I am often asked, as no doubt are all writers, where I find ideas for writing my books and I have to confess, when someone recounts a real-life funny happening, I will make a note and it’s a big possibility it will pop up somewhere in a story at a later date. Children can be incredibly un-funny when they’re telling jokes or long convoluted tales that theyfind hysterical, but hugely funny when they don’t mean to be. In GOODNESS, GRACE AND ME, my first novel, I have woven a number of anecdotes into the story, including the one where a ten-year-old looked me up and down in wonder before uttering the immortal words: ‘Miss, you’ve got the biggest tits I’ve ever seen.’ Wrath was gathering and about to descend on his trendily-shaven head when the little innocent added, ‘And they’re always in green, Miss, not like other teachers who always do ‘em in red…’
Probably my favourite funny story, and one I’ve dined out on as well as included in my second novel, THE ONE SAVING GRACE, comes from my work sitting in court as a local magistrate. You may be aware magistrates sit as a bench of three, all with equal power to make decisions, but with only the chair, in the middle, doing any of the talking and asking questions. One such bench, chaired by a rather elderly woman is listening to the case of a man accused of speeding.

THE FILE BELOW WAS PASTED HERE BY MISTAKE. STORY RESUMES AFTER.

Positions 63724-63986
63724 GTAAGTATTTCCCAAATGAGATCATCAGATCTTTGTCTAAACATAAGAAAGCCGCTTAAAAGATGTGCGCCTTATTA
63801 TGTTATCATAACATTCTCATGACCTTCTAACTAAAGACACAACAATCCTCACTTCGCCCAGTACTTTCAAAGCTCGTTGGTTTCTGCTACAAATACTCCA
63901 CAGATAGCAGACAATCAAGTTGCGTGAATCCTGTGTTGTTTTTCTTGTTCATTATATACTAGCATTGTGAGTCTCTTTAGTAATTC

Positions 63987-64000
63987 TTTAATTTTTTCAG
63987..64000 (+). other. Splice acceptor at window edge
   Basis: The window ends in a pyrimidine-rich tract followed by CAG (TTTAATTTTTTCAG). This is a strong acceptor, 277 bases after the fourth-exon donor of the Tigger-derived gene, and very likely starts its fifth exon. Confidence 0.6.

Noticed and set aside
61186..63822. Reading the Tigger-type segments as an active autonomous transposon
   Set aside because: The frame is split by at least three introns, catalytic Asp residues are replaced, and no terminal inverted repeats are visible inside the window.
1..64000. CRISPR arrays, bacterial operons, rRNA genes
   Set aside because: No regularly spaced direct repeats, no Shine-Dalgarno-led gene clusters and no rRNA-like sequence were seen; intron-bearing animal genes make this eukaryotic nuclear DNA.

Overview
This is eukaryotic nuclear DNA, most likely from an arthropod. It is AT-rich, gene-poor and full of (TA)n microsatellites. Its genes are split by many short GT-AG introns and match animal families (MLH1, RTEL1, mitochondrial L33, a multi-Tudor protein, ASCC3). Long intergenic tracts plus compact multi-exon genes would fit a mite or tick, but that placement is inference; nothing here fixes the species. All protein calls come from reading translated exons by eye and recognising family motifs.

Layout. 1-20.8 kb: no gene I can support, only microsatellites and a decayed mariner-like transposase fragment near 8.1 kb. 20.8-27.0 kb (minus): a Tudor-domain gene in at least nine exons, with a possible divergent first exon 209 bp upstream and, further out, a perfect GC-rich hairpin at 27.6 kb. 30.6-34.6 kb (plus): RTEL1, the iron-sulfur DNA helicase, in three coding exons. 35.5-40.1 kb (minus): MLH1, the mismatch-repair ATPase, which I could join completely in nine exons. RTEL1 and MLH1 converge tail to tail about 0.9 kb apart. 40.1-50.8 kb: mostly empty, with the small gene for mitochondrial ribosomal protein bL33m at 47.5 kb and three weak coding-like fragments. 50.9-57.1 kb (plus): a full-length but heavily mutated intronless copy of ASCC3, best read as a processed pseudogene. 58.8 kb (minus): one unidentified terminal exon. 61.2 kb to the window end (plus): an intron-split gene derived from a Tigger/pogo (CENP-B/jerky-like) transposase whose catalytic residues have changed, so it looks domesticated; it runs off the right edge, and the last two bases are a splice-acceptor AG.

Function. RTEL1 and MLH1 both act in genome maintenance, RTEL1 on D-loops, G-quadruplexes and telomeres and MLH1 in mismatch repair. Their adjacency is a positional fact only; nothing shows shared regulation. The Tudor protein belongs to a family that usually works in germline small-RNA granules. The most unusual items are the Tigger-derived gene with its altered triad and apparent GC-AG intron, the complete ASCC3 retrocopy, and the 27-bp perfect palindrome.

‘…There’s no way I was speeding..,’
‘Oh? The police say you were.’
‘No, I couldn’t have been. You see I have a German car, fitted with a special machine that tells me if I’m speeding…’
At this point one of the male wingers, raising cynical eyebrows, scribbles a note and, without a word, hands it to his chair. The chairwoman reads the one word written there: BOLLOX and, after a couple of seconds, turns back to the defendant in front of her.
‘So, Mr Smith, this, erm, this BO-LOCKSmachine, is it in all German cars or just yours…?’
I love finding something so funny that laughing makes you cry, makes you snort and can, on occasions, result in wet pants. I was reminiscing, only yesterday, about my old girls’ grammar school head teacher who could fell her pupils, in assembly, with one terrifying glare. As a particularly giggly adolescent, I was taking my life in my hands by attempting to get a note to my friend three rows in front of me during an extremely long and tedious rendition of “Fight the Good Fight.”
‘Pass this to Clare,’ I whispered, covertly tapping the back of my friend, Liz in front of me. The look she gave me as she half turned and, in between singing ‘faint not nor fear, his arms are near,’ hissed back, ‘Who do you think I am, bloody Twizzle?’ rendered me so hysterical I was ordered out of the assembly hall to await the wrath of the despotic head.
Which, I suppose, just goes to prove my husband right when, on the many occasions I’ve recounted this tale to him, accompanied by energetic, Twizzle-like extending arm movements, he’s frowned, turned back to his (very unfunny) American sit-com and said, ‘You obviously had to be there…’
This post first appeared as an article in Books For Women in January 2017.